Hi, folks. This is the last in a series about writing scenes.
This week I'm going to focus on cutting scenes. This is a tough procedure for writers. You worked hard to create that well crafted scene, and now you are going to toss it. How do you know you are making a good decision?
I hope to offer some easy guidance. But here is the first thing you need to know. Cutting scenes hurts. There are some tender moments in there. There is action and drama. I see some sparkly dialogue and deep heart. There is some of your blood.
Take a deep breath. You can do this.
Over time I've developed a method that helps me decide whether to keep a scene or not. Here are my questions.
1. Is this an essential scene?
Some scenes are essential to a story. You know the opening scene, the turning point scene, the darkest moment, the climax. These scenes may need improving but you never cut them. Yay!
2. Is this scene extraneous?
Extraneous scenes are like cup of extra icing on top. Gross. When I need some time or have to travel in a story, I end up with extraneous scenes. Scrutinize these scenes. Did you just travel across the mountains so we could watch some big mountain monsters fight? I would cut that. Did you just hang-out at your house for five scenes because you needed five months to pass. Cut that back to a line: five months passed.
3. Is this scene boring?
Whoa, I am snoozing while reading my own book. Does anyone but my knitting crazy friends care about a knit/purl sequence with excessive counting of stitches? Are your characters talking about the weather? Do your characters write a cute story about some children and you have just used up three pages recounting it? I just skipped that scene while reading. Boring.
4. Is this scene a bunch of chitchat?
Prattle, babble, and blather. I mean is this whole scene just two or even more characters talking about absolutely nothing. The conversation isn't offending or injurious. It's rather nice, pleasant even. OK, you can revise it and make it offending and injurious. That might help, but often the only answer is to just cut the scene.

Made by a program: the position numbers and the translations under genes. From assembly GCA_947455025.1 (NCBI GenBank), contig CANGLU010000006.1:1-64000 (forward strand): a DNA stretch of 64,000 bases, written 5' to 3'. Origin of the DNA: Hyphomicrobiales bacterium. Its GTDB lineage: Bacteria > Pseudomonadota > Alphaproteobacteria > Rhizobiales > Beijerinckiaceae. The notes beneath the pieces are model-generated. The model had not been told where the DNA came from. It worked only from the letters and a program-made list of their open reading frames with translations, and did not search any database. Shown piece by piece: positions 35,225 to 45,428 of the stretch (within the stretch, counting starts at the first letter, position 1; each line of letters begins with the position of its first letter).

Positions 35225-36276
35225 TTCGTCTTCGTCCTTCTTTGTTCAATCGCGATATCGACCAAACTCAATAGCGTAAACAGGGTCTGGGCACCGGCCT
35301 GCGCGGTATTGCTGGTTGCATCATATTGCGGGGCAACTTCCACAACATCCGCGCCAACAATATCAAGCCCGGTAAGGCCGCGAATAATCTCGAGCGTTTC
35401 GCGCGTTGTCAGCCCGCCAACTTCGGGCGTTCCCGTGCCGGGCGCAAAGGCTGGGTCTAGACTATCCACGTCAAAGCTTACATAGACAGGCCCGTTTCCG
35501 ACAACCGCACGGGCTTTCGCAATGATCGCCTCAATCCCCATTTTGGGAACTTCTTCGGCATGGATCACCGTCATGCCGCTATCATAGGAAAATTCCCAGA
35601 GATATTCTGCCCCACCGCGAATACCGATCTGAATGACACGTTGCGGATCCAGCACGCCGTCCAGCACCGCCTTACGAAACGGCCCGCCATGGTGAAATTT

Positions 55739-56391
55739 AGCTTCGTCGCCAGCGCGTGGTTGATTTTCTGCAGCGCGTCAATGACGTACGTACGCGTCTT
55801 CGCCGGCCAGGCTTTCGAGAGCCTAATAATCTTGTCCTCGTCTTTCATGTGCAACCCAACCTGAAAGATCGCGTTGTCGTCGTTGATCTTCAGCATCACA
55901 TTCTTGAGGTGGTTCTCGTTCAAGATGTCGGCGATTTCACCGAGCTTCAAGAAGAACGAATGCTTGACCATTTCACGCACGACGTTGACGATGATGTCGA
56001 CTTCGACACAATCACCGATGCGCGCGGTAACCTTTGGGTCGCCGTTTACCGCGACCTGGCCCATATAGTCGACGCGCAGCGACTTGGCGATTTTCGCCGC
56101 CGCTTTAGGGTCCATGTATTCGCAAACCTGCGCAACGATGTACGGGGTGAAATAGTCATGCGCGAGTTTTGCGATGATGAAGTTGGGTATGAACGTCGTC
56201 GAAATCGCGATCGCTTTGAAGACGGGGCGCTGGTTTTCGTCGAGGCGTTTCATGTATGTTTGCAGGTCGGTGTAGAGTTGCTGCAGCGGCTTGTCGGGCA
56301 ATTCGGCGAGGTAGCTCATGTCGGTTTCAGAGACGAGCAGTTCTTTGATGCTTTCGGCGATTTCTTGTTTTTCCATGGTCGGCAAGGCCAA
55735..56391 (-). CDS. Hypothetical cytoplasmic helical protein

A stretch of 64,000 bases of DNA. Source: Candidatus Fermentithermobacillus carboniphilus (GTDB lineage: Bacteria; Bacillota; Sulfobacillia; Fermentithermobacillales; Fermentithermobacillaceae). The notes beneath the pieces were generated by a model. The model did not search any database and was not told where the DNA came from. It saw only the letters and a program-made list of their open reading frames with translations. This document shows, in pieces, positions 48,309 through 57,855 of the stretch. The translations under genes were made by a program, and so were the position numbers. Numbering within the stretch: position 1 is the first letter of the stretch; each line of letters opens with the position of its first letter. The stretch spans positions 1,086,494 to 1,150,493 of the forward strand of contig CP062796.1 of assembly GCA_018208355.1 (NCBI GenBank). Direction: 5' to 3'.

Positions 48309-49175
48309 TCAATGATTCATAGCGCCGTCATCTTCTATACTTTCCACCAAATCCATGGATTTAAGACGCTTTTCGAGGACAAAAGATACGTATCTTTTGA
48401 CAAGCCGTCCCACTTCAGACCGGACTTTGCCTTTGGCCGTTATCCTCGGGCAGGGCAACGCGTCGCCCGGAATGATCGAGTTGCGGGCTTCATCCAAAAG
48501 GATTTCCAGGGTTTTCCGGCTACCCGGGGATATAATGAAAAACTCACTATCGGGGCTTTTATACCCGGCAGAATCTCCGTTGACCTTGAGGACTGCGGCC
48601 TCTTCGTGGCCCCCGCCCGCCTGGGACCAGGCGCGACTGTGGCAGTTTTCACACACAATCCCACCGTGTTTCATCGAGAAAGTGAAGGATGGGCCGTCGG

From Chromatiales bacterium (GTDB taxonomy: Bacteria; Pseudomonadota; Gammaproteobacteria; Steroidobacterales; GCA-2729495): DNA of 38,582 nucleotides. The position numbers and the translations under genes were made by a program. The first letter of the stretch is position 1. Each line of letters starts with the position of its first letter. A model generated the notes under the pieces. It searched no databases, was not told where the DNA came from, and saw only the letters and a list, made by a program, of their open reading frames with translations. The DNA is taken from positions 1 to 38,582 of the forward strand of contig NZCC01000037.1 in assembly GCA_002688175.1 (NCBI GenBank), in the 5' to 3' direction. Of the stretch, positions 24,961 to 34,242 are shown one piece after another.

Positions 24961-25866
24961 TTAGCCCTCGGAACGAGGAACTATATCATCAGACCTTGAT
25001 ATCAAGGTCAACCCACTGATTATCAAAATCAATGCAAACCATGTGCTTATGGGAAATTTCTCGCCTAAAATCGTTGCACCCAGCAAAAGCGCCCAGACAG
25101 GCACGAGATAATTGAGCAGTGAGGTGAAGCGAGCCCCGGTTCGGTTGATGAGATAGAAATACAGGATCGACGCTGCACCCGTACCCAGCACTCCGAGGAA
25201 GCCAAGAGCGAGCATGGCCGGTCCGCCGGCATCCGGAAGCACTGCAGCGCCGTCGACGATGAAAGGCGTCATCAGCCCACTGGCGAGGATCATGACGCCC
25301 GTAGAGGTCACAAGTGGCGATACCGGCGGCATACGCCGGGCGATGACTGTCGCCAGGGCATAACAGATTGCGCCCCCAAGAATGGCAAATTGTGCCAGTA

5. Is this scene repetitive?
Oh, yes, for the fifth time you have decided to reiterate that these two characters really don't get along. Please consider that your reader may actually have some intelligence. This logic does not work: one scene clearly shows these two characters are at odds, then three scenes that do the same thing is probably better. NO.
6. Is this all about some other than your main character?
You have wandered into the dark land of this book is "not about Jack and Jill but it is now." The book was supposed to be all about Miss Muffet and the spider. I think you have just spent two chapters worth of scenes on Jack and Jill. Cut those chapters and give those cuties their own book!
7. Does the scene move the plot forward?
You remember, the plot, you know from here to there and back again. I get it. Your character has issues with her hairdresser, but this book is about her trip to Saturn's moon, Titan. I don't understand why you have just spent three pages with the hairdresser. Isn't your character wearing a helmet anyway?
Whenever you cut a scene, put it somewhere handy. Occasionally you will need to resurrect some portion of a deleted scene. Once in a blue moon you will put the whole scene back.
Thanks for dropping by. I hope this little series has helped you out!
Here is this week's doodle: "Yoda was wrong. Try there is."
And finally a quote for your pocket.
Take him and cut him out in little stars, and he will make the face of heaven so fine. That all the world will be in love with night.